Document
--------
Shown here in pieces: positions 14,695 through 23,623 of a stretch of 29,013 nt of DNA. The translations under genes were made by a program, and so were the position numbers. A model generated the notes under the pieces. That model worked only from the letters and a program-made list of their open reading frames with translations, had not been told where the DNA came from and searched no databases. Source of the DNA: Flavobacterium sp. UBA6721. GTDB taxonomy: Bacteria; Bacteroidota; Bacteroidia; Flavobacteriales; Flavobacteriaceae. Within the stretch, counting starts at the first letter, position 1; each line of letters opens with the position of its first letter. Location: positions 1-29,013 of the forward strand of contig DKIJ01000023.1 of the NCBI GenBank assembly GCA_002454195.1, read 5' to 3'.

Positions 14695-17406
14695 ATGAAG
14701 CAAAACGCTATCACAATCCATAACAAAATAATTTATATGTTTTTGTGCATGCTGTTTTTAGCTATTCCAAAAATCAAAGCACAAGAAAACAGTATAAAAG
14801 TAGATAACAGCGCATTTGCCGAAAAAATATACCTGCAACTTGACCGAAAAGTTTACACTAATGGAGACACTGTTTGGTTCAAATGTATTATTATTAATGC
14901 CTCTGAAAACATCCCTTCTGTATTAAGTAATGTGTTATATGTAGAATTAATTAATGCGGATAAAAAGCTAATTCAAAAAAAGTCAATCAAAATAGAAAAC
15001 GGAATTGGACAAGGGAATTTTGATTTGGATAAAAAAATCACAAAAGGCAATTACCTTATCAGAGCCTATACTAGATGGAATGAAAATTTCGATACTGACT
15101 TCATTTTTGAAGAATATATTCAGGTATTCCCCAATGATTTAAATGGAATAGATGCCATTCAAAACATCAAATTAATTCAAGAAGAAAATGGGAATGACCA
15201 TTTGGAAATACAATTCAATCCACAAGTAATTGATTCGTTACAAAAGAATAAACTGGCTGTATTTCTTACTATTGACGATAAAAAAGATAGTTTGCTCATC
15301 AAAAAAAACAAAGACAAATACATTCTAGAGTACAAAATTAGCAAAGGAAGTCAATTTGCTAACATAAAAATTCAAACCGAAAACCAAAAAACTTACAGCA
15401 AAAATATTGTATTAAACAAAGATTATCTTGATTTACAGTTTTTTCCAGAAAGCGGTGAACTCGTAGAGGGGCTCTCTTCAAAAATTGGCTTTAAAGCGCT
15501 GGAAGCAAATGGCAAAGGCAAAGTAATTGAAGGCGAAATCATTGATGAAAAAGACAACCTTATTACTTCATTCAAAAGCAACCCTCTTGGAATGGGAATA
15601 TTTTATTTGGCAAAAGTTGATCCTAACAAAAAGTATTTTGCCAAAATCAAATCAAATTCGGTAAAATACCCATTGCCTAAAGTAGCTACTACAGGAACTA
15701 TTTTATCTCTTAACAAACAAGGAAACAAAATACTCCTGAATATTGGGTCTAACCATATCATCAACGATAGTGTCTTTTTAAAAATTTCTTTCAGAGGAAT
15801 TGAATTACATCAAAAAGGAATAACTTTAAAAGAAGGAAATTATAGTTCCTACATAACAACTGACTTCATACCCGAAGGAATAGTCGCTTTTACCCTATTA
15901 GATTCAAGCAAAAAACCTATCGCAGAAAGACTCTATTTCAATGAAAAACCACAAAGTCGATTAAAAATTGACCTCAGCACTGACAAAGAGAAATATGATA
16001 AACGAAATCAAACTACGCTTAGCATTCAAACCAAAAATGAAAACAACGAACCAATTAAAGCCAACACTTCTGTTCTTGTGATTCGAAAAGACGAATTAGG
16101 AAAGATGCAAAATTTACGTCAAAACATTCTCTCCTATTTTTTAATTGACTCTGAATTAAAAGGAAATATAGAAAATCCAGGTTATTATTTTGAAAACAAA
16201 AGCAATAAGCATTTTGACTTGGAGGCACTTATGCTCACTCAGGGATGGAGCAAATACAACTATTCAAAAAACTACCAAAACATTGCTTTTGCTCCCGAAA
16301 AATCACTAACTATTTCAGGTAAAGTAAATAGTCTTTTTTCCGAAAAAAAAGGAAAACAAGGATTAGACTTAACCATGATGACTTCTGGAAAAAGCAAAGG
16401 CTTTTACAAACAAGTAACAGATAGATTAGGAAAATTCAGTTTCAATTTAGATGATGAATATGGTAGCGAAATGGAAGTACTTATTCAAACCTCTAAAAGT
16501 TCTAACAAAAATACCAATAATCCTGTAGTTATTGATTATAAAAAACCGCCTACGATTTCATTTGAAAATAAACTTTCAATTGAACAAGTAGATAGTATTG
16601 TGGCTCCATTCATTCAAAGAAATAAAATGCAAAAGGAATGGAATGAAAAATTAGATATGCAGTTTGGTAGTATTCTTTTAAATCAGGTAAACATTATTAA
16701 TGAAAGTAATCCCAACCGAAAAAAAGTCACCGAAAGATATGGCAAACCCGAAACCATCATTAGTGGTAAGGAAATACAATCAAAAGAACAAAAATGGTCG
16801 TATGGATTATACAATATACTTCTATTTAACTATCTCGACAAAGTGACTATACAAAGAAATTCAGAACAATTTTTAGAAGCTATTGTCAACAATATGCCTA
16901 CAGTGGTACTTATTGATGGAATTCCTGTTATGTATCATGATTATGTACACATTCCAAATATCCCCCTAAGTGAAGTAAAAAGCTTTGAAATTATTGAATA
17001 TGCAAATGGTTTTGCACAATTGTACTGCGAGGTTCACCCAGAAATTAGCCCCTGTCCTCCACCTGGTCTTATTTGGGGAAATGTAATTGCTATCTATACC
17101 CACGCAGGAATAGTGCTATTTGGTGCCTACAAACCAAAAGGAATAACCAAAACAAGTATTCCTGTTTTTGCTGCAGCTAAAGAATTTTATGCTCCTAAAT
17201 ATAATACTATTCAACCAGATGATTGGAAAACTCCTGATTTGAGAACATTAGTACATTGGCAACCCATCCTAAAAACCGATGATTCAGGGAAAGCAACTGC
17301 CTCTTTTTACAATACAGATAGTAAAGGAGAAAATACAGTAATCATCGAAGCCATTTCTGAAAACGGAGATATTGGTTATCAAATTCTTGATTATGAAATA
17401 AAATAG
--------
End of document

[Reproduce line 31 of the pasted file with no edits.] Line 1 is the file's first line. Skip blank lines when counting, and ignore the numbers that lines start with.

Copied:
17401 AAATAG